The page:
The website was launched in May, but the bigger vision for the entity was to start as a retail outlet and work backwards into the manufacturing space.

Moyo says the coronavirus taught them two things – to adapt digitally, and to work in the value chain.

The shop now also makes face masks, sold to public hospitals and NGOs.

A short drive from Vilakazi Street is a restaurant named Sancho, selling African cuisine and founded by Thato Mothopeng, a serial entrepreneur who also founded the popular annual Soweto Camp Festival.

Mothopeng is one of the few entrepreneurs in the tourism sector without a formal degree or training, but has had a roaring business nevertheless and is quite well-known in the circuit.

Mothopeng says all SMMEs are at a standstill because business thrives on human contact. But business also needs to be flexible, he adds.

“There are opportunities in the harshest environments. I am using this time to review my strategies. I am also not panicking because the country is managing the crisis; this is an opportunity for SMMEs to reflect because our people are sober now.” 

He had to let go of a few employees and is working remotely.

Further in the township of Soweto, Thembeka Nkosi, the founder of Le Salon, has also developed her own coping mechanisms.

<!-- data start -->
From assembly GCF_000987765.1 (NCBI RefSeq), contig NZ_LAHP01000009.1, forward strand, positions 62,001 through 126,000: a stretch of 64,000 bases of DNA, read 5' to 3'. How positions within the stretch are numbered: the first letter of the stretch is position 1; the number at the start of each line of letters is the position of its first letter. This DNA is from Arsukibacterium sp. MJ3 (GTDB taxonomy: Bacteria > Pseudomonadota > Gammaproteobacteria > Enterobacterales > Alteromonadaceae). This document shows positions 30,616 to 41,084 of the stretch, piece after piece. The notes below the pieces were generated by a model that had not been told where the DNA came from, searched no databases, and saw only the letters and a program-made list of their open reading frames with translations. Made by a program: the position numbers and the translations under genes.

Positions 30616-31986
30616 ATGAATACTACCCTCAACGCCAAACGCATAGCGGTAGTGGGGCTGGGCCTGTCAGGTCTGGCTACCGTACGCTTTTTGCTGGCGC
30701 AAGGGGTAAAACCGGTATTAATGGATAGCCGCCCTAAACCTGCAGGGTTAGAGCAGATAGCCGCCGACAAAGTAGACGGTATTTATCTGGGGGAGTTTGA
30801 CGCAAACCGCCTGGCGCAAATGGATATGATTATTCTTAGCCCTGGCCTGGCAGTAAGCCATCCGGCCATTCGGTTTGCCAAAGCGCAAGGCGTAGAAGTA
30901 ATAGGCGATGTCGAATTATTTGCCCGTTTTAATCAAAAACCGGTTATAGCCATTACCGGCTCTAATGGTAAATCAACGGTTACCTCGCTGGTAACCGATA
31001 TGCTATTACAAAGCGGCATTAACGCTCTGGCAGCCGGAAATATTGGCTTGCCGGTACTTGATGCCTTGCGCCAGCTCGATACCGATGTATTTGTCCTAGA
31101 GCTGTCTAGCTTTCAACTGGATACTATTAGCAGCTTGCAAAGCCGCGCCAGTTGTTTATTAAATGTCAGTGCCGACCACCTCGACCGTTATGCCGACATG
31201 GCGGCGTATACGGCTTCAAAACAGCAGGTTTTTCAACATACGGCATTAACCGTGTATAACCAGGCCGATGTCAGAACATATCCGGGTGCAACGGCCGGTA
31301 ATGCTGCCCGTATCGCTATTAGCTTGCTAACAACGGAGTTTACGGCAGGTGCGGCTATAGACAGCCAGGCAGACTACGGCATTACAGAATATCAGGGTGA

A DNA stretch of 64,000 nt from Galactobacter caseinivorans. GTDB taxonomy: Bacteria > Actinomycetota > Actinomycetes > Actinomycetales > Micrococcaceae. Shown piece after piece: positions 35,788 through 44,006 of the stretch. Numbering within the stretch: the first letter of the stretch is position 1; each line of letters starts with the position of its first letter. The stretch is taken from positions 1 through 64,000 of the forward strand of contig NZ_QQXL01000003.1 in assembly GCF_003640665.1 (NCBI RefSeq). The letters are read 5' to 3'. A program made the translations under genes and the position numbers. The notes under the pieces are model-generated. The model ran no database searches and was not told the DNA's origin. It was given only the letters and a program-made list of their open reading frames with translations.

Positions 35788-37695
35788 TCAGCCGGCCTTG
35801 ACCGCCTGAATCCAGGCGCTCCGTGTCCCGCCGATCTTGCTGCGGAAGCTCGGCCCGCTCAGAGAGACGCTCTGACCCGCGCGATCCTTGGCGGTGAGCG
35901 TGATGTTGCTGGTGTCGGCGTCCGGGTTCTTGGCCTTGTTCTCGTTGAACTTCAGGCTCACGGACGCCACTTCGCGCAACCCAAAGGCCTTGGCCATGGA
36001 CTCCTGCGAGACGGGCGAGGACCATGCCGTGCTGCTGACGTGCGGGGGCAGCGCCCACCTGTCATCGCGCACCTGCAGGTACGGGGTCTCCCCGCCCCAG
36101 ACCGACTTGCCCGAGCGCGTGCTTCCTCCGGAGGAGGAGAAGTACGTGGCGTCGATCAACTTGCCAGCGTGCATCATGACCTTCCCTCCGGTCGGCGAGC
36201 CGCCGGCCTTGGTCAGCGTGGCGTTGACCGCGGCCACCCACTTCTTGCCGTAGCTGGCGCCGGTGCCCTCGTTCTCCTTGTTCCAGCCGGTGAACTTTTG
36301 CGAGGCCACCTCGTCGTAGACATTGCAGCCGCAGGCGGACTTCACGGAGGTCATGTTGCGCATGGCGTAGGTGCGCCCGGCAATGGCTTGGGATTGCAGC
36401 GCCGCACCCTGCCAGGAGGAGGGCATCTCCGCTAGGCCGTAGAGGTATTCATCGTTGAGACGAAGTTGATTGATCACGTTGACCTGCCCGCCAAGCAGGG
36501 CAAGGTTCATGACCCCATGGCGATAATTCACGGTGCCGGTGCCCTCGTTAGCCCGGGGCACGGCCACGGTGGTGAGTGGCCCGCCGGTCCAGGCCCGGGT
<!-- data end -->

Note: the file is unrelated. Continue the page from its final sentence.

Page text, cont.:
Her shop is shut, but people still seek her grooming advice. As per South Africa’s Level 4 lockdown restrictions, salons and beauty parlors are not allowed to operate.

“This [lockdown] is very stressful, more especially now because other businesses are operating. I still can’t make money, I still have to stay at home and not work,” rues Nkosi.

In addition to getting to spend more time with her five-year-old son, she has recently started sharing her haircare tutorials on social media.

“Now that shops are open to buy hair products, I send video clips to my clients and that brings me joy, knowing that I am still useful to them; even though it’s not making me any money yet, at least I am interacting with my clients,” she says, looking at the bright side.

Ronewa Creations is yet another small business in these parts.

Founded by Lesego Seloane and Dinah Kgeledi, the business offers landscaping services, garden maintenance and water harvesting solutions, and employs seven full-time workers. None of these services are allowed in the current phase of lockdown.

“Now that our province is still on Level 4, it is really difficult to focus because when we were working out our plans, there was so much uncertainty and we didn’t know how they could actually be implemented,” says Seloane.

She is grateful the duo have been active on social media, running a garden makeover campaign and offering landscaping designs for free.

“We are using a three-dimensional technology that revamps the look of gardens to give people an idea of how their gardens could potentially look like in the end.”

Despite the challenges, the two keep sane by spending time with family.

“If the business fails, I fail. If I don’t come out of my down moment quick, then I will fail and the entire organization fails,” says Seloane.

You can detect the determination in her voice to overcome this period, come what may.

Like many around her staring fear in the face, she has no other choice.